by Arnav Singh
On January 31st, 2020, the United Kingdom left the European Union, 47 years after joining the EU’s predecessor, the European Economic Community. Even six months later, the ordeal is far from over, with intense negotiations still underway.
The UK has now entered a transitional period set to end on 31 December 2020, during which the UK and the EU will have to negotiate a trade deal - otherwise, the consequences for the UK's economy will be catastrophic.
The decision to leave has caused the resignation of two Prime Ministers and has triggered three general elections in four years, which begs the following question: how did the UK end up in such a mess?
Before we delve into the immediate causes, it’s important to point out that the UK never completely took to European Integration the way the other members of the European Union did: always prioritizing its independence and sovereignty, it had opted out of major EU integration initiatives.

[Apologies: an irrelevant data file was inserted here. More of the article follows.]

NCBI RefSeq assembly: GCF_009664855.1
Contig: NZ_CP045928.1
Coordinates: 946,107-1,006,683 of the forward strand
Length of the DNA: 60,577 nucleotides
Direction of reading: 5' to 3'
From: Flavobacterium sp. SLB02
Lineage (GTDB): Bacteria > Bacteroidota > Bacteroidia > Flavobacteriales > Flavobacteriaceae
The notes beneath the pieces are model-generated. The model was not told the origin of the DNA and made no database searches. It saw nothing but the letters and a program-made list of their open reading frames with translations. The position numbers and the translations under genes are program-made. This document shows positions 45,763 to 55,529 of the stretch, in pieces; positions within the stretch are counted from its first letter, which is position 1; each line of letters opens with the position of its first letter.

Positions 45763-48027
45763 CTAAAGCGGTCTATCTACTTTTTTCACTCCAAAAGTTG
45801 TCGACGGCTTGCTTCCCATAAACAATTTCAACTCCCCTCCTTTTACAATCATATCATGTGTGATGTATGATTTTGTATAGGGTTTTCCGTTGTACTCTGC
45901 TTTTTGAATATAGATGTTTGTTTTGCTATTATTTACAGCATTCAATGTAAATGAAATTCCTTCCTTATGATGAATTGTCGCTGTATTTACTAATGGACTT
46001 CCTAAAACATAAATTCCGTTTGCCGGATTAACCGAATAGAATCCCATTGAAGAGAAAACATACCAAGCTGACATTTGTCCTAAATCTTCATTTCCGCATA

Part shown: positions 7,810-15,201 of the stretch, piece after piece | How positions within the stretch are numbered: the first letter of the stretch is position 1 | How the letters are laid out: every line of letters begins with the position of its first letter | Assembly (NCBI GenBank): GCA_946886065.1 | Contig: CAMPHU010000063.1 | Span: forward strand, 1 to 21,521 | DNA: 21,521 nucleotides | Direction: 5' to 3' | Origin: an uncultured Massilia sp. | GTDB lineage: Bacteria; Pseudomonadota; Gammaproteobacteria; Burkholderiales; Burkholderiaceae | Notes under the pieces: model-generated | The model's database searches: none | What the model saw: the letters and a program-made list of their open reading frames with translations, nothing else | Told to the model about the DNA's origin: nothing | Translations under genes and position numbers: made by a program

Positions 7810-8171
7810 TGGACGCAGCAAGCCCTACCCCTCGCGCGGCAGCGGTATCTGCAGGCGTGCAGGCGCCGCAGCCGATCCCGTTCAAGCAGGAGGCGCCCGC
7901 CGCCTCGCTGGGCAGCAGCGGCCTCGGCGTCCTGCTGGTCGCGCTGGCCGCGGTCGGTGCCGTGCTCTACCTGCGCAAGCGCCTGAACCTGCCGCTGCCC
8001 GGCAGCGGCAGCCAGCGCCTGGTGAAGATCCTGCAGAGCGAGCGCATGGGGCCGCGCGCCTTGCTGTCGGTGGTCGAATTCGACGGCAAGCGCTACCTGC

For example, the UK chose not to join the Schengen Area (26 nations that have adopted a common visa and have simplified their border control policies), and also opted out of joining the Eurozone, under which 19 countries in Europe formed a monetary union through adopting a common currency and monetary policy.
The Brits voting to leave the EU can be put down to four main reasons:
the 2008 recession and the Eurozone debt crisis,
issues over national sovereignty, and
an effective campaign run by politicians persuading Brits to vote leave.